Myanmar photography tour 2017 recap

As you know by now, I never reveal too many details about my tours itineraries as I have experienced in the past people copy/pasting them for their own tours. I spend months, sometimes years refining these itineraries depending on the time of the year but mostly depending on how a country changes. And in the case of Myanmar, it is changing VERY quickly! I have had to adjust the itinerary several times, trying to always offer the group the best photo opportunities at the best time of the day. It has been 3 years now that the Myanmar photography tour remains unchanged as I feel I have found a great balance between cities and countryside photography. Mostly after the 2017 Myanmar photography tour, I am convinced the itinerary is best to offer us so many great photo opportunities.

 

I normally do a write up at the end of a tour but I got so busy last year running all the tours back to back that I never got the time to do it. So here it is!

 

Myanmar has by far been Pics of Asia’s most popular tour outside of Vietnam, and once again the tour was pretty quickly fully booked. 6 amazing students ready to be challenged in this very photogenic environment could only make an amazing tour. On top of that, we didn’t get a single drop of rain and the light was superb every day.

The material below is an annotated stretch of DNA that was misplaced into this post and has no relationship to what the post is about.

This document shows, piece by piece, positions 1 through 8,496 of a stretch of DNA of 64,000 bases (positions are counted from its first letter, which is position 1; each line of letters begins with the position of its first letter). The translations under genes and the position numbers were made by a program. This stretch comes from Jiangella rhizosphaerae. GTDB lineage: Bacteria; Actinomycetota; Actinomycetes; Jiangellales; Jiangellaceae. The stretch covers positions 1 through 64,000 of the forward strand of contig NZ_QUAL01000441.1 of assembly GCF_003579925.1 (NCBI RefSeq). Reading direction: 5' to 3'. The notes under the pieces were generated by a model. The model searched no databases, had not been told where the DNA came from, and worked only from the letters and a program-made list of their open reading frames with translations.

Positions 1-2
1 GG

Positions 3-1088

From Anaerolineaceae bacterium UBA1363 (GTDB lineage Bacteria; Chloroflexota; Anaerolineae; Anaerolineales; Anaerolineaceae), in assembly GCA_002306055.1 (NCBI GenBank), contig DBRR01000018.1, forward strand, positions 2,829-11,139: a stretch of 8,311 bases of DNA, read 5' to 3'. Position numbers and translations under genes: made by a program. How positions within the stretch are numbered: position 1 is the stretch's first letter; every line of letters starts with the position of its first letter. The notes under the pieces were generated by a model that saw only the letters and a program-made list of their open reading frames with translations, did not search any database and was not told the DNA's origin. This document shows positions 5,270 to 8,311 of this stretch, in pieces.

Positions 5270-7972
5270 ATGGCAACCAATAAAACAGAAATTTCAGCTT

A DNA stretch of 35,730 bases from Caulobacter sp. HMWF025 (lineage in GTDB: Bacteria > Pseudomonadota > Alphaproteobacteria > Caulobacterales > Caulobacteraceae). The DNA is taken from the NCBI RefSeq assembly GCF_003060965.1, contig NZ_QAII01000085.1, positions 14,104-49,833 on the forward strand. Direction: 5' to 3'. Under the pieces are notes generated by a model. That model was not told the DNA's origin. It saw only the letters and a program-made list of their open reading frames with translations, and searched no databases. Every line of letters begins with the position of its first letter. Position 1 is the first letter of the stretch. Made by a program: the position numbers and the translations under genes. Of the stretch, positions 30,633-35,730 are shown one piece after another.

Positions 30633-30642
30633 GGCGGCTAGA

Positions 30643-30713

Warming up in Yangon

I was just coming back from Sri Lanka and needed a few days to rest in Yangon. That didn’t stop me to go and shoot one of my favourite places at sunset: the docks along the river. It is always full of Human activity and one can easily walk endlessly there, going from taking photos to having a tea break. There I met two of the tour participants for a kind of welcome session.

Boy working on the docks at sunset in Yangon, Myanmar

 

 

As a warming up session but also a way for me to introduce the first concepts about people photography we start with a very early morning in Shwedagon pagoda. A very quiet and spiritual place, allowing us to slow down and focus on what we do. I really like that morning as people usually tend to rush into the beginning of the tour. And rushing isn’t the best thing to do. The peacefulness of Shwedagon allows us to slow down and think, anticipate the action and come up with better images.

 

The Chinatown market is a full on experience, full of people and activity, and complete different exercise from Shwedagon pagoda. Here students have to work fast, think fast, and this is a great way to improve one’s photography skills. It is also a great spot to focus the photography workshop on the light, practising different composition techniques related to it. 

Myanmar seller of eggplant in a local market

 

Bagan countryside